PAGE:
Not A Pink Girl

I’m a proud mom… what next?

May 30, 2008
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When you get to be my age AND you have a teenager for the second time around, it’s tough trying to figure out how to navigate as a parent. I want to guide my son but I don’t want to get in his way. I want to firmly steer him in what I believe to be the right direction, but he’s old enough to put one foot in front of the other towards his own goals, too.

My son received an award at school tonight for being in the top 20% of his school academically. He goes to a small, independent (of the diocese) Catholic school that has 260 students. He & 15 of his schoolmates got this academic award. It’s my son’s freshman (first) year at this school & it is not an easy school. I am so proud of him I could burst. (Heard that before from moms, have you?)

My son also got a letter in academics. The school he goes to is exceedingly sports-minded, but it recognizes outstanding students with the same type of letter that the good athletes get. So we’re walking down the boxwood path from school tonight after the ceremony. As the cool breeze lifts my hair & I bask in the pleasure of being proud of my kid, my son turns to me with the letter in his hand & says, “This is SO dorky.”

Now, I’ve been wondering for a few months now (okay, actually since last summer vacation ended) what the heck I was going to do with my son for the summer of 2008. I don’t want him sitting in front of his laptop IMing & facebooking (okay, I love facebook; if you’re on it, check me out) & generally sitting on his butt. He’s sedentary (he gets that from his parents) & has never been athletic. So I got the idea that I would get him a personal trainer.

I joined the local gym in the fall of 2004. I’ve never played a sport (not in school or otherwise). My father said that girls should learn to cook & clean & that organized sports were for boys (no, this wasn’t during medieval times, it was in the 1960s & 70s). I have 3 sisters & none of us ever played a sport in school. My brother (the only boy in the family), on the other hand, played every sport: football, basketball, baseball, you name it.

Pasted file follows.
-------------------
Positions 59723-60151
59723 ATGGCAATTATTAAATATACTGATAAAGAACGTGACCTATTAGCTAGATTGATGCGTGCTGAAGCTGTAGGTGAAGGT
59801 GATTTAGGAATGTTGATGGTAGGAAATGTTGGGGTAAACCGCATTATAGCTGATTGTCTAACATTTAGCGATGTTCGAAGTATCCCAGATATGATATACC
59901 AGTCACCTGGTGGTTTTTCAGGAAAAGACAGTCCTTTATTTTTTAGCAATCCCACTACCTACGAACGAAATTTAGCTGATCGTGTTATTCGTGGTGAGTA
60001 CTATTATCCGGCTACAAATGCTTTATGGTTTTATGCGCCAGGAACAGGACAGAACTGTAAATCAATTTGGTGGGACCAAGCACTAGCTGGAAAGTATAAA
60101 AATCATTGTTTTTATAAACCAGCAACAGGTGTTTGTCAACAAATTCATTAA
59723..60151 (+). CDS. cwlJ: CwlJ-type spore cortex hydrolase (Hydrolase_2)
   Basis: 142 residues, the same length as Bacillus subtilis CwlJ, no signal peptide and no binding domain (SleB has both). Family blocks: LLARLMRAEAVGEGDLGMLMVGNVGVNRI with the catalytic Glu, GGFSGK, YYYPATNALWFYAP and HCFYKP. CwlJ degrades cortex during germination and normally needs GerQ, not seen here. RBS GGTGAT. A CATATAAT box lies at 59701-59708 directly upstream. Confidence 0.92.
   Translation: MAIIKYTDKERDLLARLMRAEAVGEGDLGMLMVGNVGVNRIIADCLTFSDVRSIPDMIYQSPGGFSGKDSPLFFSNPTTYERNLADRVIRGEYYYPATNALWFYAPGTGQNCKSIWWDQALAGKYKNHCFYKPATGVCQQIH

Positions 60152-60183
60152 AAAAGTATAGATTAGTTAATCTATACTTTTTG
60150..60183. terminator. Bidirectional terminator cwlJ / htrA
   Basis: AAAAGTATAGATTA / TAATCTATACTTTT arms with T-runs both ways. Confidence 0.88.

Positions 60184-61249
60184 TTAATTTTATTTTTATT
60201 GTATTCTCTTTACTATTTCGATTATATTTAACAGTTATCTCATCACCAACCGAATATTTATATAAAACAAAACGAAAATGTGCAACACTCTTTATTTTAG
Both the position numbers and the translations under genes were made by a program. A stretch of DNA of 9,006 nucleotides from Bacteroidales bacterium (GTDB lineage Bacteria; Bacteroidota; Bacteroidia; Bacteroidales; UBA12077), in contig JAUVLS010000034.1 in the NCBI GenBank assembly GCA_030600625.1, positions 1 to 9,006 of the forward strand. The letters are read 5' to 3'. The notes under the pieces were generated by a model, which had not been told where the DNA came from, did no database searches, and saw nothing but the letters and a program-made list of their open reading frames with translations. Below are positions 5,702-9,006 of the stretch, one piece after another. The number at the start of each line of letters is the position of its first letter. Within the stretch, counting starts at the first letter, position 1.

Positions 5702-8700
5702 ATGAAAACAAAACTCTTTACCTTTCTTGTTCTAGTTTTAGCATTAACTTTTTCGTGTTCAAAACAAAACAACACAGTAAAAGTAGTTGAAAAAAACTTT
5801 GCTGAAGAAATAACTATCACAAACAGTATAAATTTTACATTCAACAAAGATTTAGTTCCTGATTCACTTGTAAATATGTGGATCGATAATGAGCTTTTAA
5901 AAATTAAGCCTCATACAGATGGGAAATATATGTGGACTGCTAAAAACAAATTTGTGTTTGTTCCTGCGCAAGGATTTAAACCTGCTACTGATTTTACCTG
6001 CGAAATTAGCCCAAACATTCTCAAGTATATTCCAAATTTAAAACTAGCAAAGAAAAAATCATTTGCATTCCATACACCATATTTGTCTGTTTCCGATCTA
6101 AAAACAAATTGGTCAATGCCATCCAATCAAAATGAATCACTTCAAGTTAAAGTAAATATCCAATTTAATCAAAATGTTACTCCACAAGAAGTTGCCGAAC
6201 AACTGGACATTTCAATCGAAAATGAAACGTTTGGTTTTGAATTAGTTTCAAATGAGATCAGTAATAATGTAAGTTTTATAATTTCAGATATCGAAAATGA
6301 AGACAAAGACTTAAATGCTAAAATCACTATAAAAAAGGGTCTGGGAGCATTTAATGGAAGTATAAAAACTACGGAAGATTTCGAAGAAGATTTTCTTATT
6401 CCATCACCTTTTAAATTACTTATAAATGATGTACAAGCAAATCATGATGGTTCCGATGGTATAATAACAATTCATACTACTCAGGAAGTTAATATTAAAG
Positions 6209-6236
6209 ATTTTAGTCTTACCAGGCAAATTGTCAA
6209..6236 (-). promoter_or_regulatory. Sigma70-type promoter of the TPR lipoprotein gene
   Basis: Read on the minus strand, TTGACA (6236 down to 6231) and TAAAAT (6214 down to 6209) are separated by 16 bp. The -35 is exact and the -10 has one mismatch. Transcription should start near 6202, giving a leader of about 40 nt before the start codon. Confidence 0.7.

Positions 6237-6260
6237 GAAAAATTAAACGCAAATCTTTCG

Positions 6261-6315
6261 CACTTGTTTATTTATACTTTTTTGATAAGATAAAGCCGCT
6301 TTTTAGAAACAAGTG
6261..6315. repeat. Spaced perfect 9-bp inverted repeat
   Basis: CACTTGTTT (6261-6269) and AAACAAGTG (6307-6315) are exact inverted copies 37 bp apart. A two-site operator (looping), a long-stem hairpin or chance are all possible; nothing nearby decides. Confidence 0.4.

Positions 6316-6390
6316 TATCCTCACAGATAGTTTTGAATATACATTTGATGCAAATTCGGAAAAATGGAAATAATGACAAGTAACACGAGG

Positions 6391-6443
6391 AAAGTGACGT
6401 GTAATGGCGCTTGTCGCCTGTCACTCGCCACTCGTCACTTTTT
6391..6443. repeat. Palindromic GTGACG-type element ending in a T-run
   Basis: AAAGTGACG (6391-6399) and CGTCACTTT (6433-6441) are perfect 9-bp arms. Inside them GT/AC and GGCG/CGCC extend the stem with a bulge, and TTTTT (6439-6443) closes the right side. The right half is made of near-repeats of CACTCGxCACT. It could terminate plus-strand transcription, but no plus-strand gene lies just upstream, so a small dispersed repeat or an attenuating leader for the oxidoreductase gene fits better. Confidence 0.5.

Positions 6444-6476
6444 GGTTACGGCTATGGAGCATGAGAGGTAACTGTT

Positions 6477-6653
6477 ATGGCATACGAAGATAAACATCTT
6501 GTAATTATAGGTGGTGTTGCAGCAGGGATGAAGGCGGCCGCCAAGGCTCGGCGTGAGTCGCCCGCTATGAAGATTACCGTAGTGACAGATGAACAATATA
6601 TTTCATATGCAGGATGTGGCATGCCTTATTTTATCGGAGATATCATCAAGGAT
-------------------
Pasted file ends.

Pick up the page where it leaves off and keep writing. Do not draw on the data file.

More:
I “worked out” at Spa Lady in the late 1980s – early 1990s, but never really broke much of a sweat. So a little over 3 years ago I joined the local gym. Suddenly, my husband decided he wanted to join too (after never lifting anything other than a 12-ounce Coke in all the many years I’d known him). So he took my son – then 11 – & signed him up, too.

My son has been to the gym twice in the past year. His father, maybe twice that many times.

My son balks at the suggestion of any kind of physical activity. But I have a friend at the gym who recently started his own personal training business after getting his national certification. This guy has a great personality & I think my son would respond well to his training. My friend’s name is Dion & he’s also the leader of a gospel choir.

I took my son to see Dion & his choir sing about a year ago. My son loved the service & the music. So he’s met Dion & likes him. We’re meeting this Saturday to talk about my son starting a training program.

I’m nervous!

I was flipping around on the TV last night (ended up on The Andromeda Strain which was rather good – not great – but it was only the first episode; I love Eric McCormack & Benjamin Bratt so the eye candy factor is high which don’t hurt) & saw a bit of Work Out on Bravo with nutty Jackie, the owner of the gym & the star of this reality series. She had some of her very-out-of-shape clients running flat out in a boot camp. Yikes! Is that what Dion’s going to expect my son to do?!

More on this subject later in the week.


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